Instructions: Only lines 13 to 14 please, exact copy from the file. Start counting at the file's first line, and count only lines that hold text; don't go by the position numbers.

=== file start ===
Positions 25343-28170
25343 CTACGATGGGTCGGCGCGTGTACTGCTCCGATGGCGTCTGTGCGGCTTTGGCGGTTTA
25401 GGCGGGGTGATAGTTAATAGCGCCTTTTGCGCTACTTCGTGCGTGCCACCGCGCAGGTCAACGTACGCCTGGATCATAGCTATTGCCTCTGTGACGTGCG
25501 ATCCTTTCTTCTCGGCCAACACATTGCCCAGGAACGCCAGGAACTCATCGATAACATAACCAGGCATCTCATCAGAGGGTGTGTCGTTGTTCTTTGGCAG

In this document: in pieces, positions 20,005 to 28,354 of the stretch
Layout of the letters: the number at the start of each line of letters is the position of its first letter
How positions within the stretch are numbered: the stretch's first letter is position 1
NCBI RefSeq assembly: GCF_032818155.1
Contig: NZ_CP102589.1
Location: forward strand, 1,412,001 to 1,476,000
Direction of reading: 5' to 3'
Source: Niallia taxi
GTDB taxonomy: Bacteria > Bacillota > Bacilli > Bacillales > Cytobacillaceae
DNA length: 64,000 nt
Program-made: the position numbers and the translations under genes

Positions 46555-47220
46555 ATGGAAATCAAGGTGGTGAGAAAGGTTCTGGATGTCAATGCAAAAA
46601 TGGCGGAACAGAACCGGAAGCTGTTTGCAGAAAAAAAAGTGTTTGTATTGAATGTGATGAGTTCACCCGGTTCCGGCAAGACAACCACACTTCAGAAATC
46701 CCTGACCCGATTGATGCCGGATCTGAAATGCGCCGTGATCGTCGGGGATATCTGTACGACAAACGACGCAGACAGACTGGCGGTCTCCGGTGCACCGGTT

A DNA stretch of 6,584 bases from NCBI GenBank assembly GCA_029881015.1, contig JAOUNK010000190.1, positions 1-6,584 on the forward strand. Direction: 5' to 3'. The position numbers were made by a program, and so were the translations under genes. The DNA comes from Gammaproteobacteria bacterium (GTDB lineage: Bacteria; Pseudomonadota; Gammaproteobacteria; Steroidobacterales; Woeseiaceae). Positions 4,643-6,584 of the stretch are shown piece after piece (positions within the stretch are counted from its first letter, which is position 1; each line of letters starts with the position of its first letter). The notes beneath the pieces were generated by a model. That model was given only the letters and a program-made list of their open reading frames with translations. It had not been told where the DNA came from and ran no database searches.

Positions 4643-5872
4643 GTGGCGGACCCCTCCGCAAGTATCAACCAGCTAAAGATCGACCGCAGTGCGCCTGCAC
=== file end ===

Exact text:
GTDB taxonomy: Bacteria > Bacillota > Bacilli > Bacillales > Cytobacillaceae
DNA length: 64,000 nt